After years without releasing a single song, the group supposedly has a new album in the works. Polkacide is not a proud band. They'll play anywhere, for anybody: The weirder the gig, the happier the four-piece and its assorted hangers-on. They've played the hallways of Laguna Honda Hospital, the Miss Nude America pageant at the Civic Center, and two gigs at Burning Man in the Black Rock Desert. Several weeks ago Polkacide joined an accordion festival in Cotati. And even now, especially in the German beer-friendly month of October, the gigs are still consistently odd -- including several Oktoberfest shows at Gordon Biersch, Berkeley's Jupiter, and Walnut Creek's Faultline.
At punk shows, weddings, and the occasional old folks home, Polkacide is serious fun in a town that tends to take music and scenestering way too seriously. Here, Polkacide is a tradition, drunkenly lurching on ever since their first gig at the legendary Mabuhay Gardens in 1985. When lead polkateer Ward Abronski started the band, he bought a stack of old polka favorites from a local sheet music store. But the musicians in the group -- a loose configuration of jazz players, punkers, and flat-out rockers -- tweaked the traditional sound into something both more aggressive and more musically free: The saxophones honk; the guitars and drums grind and pound faster, louder, harder. It's true cacophony, with a beat.
Abronski -- a tall, lanky, pop-eyed individual with a gray halo of Einstein hair -- leads the pack with sax and vocals. Clarinetist Neil Kaitner (aka the Basa when he's in lederhosen), bassist Alistair Shanks, and drummer Johnny Jack round out the core of the band. A revolving cast of five to 10 assorted delinquents helps out at live shows. Together, they make tubas blat, accordions wheeze, and saxophone squeals crash into off-melody trombone. "If you threw a polka band off the Empire State Building and they hit the ground and got up laughing -- that's what we sound like," says Shanks.
Nineteenth-century Bohemian beer-hall music and abrasive, energetic noise might not seem like an obvious match. But the combination works mostly because punk and polka share three important goals: getting people drunk, getting people dancing, and getting people drunker. Everywhere the band goes -- the defunct Chi Chi Club, the expired I-Beam, Oktoberfests, and not a few of their friends' funerals -- the audience dances, first the punks, then the clubbers, and recently a whole new crew of barely post-pubescent polka fans. The whole mess -- bodies flailing and flying -- looks like something went wrong on the Muppets' set.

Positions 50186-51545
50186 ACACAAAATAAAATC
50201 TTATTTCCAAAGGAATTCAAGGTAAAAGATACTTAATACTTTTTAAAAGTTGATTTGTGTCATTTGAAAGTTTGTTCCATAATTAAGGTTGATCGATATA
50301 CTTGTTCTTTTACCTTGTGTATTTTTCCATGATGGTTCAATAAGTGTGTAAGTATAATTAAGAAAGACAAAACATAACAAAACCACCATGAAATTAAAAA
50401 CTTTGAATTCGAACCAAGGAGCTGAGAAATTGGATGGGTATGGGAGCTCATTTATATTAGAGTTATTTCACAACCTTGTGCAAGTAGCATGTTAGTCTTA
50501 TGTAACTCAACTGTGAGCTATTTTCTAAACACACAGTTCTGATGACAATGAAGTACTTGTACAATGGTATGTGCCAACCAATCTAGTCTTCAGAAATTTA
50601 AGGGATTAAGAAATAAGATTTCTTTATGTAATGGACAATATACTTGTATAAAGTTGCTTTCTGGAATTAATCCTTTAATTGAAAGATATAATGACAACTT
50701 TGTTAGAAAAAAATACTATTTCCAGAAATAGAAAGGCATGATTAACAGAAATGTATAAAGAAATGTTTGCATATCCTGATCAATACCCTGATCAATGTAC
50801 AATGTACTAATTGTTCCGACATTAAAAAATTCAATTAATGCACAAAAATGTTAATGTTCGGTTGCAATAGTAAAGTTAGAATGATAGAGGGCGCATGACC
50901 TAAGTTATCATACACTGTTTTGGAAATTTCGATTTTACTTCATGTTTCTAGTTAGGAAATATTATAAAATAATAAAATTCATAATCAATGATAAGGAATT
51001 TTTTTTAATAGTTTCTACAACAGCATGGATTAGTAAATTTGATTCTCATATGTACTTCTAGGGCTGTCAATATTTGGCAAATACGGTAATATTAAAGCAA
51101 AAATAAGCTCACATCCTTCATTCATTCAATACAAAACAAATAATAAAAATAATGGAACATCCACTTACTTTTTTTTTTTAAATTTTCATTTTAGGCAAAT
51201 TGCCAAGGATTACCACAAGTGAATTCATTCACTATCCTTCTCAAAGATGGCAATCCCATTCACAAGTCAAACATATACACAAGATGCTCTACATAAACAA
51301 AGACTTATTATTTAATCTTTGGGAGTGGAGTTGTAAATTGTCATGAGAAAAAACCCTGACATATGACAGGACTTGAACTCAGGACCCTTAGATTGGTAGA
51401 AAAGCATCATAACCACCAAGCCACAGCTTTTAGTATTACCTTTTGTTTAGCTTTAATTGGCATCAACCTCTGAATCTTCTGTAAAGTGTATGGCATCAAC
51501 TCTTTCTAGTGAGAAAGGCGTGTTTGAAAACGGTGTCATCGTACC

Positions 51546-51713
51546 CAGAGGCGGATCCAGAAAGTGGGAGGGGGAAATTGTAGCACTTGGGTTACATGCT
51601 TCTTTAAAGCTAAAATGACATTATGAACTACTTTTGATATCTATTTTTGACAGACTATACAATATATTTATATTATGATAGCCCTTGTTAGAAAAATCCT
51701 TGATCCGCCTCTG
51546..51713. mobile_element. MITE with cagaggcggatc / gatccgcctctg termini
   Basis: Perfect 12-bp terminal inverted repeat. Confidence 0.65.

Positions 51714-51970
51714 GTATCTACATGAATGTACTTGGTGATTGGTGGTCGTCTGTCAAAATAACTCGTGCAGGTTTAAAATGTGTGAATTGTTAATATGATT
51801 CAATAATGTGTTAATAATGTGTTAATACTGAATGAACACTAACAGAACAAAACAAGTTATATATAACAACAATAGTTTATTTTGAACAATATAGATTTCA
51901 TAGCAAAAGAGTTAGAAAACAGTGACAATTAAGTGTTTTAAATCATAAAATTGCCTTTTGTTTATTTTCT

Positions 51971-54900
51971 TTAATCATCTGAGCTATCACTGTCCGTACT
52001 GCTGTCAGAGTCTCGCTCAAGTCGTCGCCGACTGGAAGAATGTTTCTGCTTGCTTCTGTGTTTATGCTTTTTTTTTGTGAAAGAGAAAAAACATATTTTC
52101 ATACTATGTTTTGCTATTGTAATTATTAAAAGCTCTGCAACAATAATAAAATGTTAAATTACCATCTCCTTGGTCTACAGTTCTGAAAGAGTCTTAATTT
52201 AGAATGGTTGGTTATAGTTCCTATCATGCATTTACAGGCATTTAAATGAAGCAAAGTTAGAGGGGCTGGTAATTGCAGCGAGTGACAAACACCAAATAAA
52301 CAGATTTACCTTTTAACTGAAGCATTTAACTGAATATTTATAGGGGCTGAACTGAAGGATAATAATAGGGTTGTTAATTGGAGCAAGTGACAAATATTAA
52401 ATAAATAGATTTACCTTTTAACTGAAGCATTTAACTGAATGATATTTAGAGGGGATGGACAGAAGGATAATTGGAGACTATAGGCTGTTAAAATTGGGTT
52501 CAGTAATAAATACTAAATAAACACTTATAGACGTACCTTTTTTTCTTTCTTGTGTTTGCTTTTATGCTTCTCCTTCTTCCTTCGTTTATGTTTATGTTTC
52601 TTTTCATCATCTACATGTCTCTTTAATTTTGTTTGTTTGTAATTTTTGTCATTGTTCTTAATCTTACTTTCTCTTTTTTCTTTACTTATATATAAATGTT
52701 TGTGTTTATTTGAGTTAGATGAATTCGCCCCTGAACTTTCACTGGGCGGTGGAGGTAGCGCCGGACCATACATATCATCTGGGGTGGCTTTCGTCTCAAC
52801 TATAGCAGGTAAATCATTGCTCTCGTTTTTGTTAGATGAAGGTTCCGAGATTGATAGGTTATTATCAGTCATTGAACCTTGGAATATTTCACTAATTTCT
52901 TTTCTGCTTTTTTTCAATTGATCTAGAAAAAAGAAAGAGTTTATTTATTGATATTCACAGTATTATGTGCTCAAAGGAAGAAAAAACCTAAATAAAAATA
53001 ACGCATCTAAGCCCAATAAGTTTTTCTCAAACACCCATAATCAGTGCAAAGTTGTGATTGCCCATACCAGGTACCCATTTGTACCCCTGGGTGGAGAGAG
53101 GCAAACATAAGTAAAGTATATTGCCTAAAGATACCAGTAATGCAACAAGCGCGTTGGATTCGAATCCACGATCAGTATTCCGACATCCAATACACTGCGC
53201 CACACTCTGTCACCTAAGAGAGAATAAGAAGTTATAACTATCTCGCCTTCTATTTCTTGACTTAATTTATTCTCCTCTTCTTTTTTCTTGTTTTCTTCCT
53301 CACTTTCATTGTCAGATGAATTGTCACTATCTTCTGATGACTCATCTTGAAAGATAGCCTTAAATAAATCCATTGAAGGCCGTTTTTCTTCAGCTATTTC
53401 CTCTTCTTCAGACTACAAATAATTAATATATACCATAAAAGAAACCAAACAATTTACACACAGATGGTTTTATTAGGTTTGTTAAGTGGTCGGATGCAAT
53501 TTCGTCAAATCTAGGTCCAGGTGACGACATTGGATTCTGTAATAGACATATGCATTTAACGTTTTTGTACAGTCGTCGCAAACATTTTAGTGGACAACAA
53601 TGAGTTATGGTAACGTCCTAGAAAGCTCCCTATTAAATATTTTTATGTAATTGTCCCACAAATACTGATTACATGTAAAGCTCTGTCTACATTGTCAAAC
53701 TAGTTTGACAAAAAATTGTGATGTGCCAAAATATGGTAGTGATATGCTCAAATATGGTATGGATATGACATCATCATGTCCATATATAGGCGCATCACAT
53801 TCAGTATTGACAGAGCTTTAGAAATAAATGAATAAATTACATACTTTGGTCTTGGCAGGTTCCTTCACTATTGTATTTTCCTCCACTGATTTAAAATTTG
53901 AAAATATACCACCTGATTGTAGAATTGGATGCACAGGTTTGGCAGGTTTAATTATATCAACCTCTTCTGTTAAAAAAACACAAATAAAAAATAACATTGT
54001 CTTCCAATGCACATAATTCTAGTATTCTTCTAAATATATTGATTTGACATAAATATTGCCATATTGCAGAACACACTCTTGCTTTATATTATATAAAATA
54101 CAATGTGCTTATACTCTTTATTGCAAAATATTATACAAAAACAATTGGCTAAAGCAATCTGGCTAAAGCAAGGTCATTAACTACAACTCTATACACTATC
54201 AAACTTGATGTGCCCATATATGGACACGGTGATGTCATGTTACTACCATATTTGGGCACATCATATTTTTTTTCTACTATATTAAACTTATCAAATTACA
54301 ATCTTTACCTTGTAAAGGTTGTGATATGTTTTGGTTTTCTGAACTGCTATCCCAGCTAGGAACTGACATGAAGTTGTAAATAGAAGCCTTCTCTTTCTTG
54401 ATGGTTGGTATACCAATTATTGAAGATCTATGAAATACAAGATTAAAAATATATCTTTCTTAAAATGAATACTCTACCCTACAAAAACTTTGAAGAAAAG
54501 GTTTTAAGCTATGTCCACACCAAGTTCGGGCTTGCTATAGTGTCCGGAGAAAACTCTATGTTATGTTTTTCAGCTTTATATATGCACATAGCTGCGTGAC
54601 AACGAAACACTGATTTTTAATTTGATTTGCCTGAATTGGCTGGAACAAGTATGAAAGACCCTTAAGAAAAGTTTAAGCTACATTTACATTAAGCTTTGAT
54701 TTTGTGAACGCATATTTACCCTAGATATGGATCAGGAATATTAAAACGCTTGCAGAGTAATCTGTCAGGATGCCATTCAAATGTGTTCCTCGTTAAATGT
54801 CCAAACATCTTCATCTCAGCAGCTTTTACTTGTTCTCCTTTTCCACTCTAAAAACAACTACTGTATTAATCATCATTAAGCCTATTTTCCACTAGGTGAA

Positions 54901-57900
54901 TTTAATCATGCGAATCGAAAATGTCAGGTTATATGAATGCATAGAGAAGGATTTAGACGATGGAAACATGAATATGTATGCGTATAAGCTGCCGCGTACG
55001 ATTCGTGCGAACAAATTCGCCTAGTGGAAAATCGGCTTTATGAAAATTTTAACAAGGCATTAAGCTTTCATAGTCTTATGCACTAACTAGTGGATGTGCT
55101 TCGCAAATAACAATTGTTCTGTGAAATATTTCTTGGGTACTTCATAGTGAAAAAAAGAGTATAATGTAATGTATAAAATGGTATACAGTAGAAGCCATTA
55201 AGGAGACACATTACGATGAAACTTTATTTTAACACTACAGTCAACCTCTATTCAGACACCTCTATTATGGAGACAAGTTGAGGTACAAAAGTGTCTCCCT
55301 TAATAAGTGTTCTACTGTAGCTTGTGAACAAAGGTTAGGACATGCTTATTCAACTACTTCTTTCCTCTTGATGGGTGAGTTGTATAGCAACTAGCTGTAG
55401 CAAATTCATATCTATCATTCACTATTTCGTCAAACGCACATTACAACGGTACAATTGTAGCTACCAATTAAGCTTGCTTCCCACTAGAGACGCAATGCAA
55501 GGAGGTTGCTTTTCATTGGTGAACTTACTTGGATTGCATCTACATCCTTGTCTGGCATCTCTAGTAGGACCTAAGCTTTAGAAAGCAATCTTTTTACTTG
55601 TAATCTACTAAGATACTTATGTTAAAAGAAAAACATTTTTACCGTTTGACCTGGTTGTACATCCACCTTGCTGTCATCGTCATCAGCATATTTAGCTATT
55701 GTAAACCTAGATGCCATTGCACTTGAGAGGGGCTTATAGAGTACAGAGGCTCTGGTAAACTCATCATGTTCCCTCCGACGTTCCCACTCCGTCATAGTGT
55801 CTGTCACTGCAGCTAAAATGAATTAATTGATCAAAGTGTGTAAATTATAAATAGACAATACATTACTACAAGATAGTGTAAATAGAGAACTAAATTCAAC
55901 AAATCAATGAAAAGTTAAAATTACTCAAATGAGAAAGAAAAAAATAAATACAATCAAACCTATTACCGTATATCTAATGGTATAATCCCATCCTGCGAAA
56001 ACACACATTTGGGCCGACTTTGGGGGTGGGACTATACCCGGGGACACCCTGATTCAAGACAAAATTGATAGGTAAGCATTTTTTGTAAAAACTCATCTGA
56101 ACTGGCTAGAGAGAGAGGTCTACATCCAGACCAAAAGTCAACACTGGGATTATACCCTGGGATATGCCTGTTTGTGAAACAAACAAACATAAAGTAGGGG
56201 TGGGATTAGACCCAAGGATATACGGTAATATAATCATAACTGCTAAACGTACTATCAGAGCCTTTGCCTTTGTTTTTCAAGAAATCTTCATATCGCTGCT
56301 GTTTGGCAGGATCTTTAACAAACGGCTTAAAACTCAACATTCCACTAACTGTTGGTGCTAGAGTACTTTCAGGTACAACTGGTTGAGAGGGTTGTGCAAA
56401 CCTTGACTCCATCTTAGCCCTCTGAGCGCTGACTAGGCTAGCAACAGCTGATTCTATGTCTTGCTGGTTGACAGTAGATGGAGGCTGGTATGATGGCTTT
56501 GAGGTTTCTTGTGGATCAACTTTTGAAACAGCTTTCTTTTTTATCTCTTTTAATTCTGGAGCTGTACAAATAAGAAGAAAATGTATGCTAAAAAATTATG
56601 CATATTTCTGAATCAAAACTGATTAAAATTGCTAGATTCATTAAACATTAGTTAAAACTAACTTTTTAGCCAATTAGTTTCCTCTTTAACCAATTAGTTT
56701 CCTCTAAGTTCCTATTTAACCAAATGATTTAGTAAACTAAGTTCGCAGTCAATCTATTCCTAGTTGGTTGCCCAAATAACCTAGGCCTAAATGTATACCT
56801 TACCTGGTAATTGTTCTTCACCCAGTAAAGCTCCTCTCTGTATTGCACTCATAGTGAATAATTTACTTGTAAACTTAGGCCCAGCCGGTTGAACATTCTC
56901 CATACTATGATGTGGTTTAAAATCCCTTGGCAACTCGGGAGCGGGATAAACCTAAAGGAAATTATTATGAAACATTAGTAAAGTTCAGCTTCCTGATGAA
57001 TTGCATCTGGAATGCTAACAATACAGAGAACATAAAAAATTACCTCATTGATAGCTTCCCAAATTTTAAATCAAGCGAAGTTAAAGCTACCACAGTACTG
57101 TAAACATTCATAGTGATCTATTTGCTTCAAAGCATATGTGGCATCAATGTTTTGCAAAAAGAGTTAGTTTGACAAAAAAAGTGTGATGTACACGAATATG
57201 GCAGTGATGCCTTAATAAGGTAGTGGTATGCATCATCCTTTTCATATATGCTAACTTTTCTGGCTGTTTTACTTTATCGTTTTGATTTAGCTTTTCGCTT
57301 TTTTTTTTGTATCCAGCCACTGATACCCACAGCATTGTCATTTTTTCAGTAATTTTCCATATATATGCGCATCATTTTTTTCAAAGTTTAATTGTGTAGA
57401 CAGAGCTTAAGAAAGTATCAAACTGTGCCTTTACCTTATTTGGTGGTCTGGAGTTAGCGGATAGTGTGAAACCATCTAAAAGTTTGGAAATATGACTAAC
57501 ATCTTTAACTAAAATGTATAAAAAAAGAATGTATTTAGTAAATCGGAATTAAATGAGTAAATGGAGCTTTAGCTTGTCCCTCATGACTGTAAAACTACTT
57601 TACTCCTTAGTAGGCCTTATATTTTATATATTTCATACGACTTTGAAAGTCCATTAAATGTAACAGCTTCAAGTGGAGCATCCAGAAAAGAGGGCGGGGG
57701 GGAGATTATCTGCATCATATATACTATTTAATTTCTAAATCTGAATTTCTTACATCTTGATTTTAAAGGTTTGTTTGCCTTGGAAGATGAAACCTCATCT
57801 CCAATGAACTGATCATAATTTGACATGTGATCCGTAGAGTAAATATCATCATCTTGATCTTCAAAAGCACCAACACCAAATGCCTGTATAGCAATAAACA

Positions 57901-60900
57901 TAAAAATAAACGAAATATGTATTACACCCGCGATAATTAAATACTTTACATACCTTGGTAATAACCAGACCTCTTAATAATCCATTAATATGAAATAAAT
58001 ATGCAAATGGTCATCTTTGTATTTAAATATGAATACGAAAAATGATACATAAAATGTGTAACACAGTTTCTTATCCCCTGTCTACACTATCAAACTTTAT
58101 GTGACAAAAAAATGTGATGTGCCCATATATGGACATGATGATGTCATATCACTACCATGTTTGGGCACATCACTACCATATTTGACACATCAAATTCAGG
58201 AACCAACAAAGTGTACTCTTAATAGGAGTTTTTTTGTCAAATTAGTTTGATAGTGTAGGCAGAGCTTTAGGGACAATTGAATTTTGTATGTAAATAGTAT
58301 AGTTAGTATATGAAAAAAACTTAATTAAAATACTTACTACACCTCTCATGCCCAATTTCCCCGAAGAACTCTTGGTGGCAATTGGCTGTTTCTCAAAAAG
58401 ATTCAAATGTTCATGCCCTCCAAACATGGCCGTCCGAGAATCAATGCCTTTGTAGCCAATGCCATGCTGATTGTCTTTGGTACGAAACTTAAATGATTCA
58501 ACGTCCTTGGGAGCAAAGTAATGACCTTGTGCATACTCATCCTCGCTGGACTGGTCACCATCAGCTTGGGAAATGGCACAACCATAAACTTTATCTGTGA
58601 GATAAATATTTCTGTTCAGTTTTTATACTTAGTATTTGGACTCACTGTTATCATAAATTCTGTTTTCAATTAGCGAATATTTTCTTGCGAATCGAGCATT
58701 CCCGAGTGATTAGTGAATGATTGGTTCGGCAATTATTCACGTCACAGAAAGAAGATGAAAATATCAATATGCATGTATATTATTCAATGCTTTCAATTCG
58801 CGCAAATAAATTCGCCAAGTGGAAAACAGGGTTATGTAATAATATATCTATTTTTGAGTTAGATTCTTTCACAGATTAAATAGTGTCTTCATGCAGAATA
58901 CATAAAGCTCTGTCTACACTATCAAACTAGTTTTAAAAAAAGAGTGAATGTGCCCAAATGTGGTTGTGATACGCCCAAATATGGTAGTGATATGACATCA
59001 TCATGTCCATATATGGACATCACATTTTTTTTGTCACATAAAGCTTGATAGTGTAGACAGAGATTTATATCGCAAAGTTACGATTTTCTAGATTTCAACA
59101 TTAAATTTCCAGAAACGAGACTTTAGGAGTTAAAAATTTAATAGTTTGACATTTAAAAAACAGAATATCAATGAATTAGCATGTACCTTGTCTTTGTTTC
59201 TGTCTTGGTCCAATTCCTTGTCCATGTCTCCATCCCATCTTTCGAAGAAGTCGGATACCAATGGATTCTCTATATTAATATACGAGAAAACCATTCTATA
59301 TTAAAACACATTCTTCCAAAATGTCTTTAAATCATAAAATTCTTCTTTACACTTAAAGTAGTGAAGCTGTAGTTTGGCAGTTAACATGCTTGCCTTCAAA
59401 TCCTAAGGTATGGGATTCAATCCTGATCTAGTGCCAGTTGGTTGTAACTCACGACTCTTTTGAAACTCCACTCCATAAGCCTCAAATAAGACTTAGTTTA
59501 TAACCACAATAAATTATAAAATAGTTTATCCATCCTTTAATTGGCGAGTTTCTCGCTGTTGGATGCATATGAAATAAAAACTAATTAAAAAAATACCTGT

Several weeks ago, the band did a Sunday night benefit for "Whorechurch" -- a semiregular evening of fucked-up art, performance oddities, and sex workers -- at the almost swank Embassy Club. Located uncomfortably close to the DEA's Federal Building offices, the Embassy Club provided the kind of space where Polkacide's shtick works best. Amid casual nakedness, queer activists baking pot brownies, and a bizarre lesson in flower arranging for buttholes (don't ask), the Polkacide crew looked almost normal in their lederhosen and boots. Abronski surveyed the scene and launched into "The Duck (Chicken) Dance." As the beat rose to a frenetic pace, the audience members suddenly, almost involuntarily, mimicked Abronski's awkward movements. Yes, they were flapping their arms and wiggling their butts, and no, they didn't care who was watching. When the beer-sodden polka stampede charged the floor, anyone who wasn't dancing had two choices: flap or fly.
Abronski swears the whole thing started as a joke. In the mid-'80s, the Deaf Club -- a late S.F. venue for hearing-impaired people -- asked a friend of Abronski's to put together a musical act for the club's 50th anniversary. The band had to be loud enough to produce vibrations that the deaf folks could dance to, but the club wouldn't tolerate a punk group. Abronski's girlfriend, Heyak, jokingly suggested a polka band. "The light bulb [went] off!" says Abronski and, "Heyak goes, 'Oh, no.' "